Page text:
Commentary: The Difference Between Prejudice and Discrimination

The difference between prejudice and discrimination

Commentary: The Difference Between Prejudice and Discrimination

An important op-ed column out of Baltimore asks people to remember the distinction between biases.

Published June 14, 2012

When it comes to bigotry in America, many people think one definition fits all. Racism is racism is racism, and the only difference, perhaps, is to what extent that racism goes. For instance, most people would agree that though they both originate from the same place, painting a swastika on somebody’s garage door isn’t as bad as a neo-Nazi violently beating someone.

It turns out, however, that not all bigotry is the same. And, according to a new op-ed in the Baltimore Sun, recognizing those differences, specifically between prejudice and discrimination, is an important step toward a more racially just America.

In a piece called “African-Americans face prejudice — but not much discrimination,” Norman Gelman, the chairman of Maryland’s Commission on Civil Rights, explains what Blacks need to know about the difference between “discrimination” and “prejudice.” In a world that’s becoming increasingly litigious when it comes to issues of racial bias, Gelman says being educated about what you can actually fight in court is the first step in your battle:

I'm not arguing that the time of Martin Luther King Jr.'s "I have a dream" has arrived. I continue to believe that prejudice against African-Americans persists, that many employers (particularly in small shops) would rather not hire Latinos, that somewhere close to half the American population is ill-disposed toward gays and a much larger proportion actively despises transgender individuals. I doubt that most personnel managers are happy to see disabled applicants.

But, while many complainants seem not to understand it, enforcing anti-discrimination law is different from eradicating prejudice. Our agency's investigators must find evidence to prove that discrimination has occurred. They can't enforce suspicions.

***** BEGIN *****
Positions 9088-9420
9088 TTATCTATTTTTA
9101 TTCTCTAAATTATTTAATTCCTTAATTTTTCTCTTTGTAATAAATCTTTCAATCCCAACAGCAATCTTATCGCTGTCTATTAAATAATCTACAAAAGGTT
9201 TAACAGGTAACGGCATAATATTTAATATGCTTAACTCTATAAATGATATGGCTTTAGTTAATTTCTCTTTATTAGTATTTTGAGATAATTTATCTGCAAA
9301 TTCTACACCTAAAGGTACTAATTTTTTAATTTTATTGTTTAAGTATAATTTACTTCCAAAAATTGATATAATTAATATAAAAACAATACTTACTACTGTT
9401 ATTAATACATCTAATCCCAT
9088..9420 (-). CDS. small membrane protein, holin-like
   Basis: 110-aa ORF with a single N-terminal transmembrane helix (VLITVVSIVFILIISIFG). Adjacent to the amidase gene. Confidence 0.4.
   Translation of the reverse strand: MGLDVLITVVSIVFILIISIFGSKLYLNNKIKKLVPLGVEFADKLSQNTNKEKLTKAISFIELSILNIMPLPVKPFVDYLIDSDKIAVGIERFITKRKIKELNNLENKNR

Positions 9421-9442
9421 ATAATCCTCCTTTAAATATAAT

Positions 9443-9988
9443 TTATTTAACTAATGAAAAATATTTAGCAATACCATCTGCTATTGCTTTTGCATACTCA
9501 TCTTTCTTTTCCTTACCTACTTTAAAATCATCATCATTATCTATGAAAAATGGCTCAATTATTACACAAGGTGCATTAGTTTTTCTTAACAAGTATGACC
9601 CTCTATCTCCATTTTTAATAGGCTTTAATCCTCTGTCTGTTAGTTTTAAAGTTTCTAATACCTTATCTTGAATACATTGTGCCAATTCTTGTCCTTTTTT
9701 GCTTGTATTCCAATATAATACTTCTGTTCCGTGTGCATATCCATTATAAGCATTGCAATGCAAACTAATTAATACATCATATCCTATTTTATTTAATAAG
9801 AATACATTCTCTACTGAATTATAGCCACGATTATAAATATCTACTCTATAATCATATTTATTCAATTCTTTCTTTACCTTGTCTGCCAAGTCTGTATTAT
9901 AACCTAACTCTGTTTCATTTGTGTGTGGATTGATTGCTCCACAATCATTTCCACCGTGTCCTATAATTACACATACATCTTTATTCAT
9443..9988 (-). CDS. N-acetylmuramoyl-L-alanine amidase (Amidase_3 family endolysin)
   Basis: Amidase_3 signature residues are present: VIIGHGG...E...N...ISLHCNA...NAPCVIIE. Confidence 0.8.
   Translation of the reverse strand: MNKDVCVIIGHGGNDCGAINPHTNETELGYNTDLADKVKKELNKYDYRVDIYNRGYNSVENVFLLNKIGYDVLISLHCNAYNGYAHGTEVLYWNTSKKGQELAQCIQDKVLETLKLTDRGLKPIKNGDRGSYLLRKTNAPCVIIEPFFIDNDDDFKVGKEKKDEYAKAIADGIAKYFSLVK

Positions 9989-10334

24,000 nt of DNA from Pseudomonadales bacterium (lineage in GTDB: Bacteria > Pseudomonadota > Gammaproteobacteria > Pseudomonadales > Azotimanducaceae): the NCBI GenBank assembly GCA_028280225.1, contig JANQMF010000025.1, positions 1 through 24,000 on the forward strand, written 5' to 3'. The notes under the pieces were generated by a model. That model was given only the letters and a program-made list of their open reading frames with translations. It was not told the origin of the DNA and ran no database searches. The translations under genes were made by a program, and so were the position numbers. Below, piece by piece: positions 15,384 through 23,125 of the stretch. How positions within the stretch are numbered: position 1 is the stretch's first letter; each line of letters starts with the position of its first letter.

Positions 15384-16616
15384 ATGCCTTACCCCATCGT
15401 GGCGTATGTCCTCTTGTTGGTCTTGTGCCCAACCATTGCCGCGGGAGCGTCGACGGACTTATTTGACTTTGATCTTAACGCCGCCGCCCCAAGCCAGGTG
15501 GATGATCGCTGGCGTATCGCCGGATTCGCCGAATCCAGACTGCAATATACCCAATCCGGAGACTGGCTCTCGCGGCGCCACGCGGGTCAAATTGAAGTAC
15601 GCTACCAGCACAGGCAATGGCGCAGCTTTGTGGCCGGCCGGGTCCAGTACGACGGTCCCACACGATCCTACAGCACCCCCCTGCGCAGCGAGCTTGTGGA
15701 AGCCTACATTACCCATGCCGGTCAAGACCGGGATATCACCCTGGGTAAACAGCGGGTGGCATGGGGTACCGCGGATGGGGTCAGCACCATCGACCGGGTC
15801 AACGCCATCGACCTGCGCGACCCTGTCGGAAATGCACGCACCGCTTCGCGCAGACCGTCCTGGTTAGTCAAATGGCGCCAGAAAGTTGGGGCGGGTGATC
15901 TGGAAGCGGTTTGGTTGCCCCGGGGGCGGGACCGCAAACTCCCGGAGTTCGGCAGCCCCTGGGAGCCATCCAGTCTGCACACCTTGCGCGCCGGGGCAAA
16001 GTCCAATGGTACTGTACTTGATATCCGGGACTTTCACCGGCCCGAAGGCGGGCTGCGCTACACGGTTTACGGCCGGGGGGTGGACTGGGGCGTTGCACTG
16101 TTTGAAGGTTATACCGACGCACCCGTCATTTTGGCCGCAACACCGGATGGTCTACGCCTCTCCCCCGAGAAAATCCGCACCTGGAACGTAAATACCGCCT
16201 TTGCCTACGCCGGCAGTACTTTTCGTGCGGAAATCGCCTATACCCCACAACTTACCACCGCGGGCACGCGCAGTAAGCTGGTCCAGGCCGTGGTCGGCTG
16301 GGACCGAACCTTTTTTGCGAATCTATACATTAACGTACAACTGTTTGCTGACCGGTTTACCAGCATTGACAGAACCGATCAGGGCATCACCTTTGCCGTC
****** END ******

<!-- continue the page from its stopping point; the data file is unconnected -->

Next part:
Gelman’s point is that there’s a difference between a person having an unspoken hatred for Blacks — “prejudice” — and them acting on that hatred — “discrimination.” The difference being that discrimination is an action that can be proved, while prejudice is merely an emotion; you can’t sue someone for harboring an emotion.

This is an interesting problem that things like affirmative action and anti-discrimination lawsuits have created: A society in which it’s acknowledged that racial bias in hiring is wrong, but also a society in which racist people are still firing people of color. It’s just that now the racists are cloaking their racism under things like financially motivated layoffs. For instance, when it came to the public sector’s recent layoffs, Black public workers were one-third more likely to be laid off than their white counterparts. This isn’t to say that every laid off Black worker was fired for being Black, but it is likely that prejudice against African-Americans ensured that at least some of them were let go before their white colleagues.

In essence, the simple difference between prejudice and discrimination is this: They’re both terrible, but you’re only able to prove one. Oftentimes, the scariest thing about racism is its invisibility.

The opinions expressed here do not necessarily reflect those of BET Networks.

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(Photo: Adrees A. Latif/Landov

Written by Cord Jefferson


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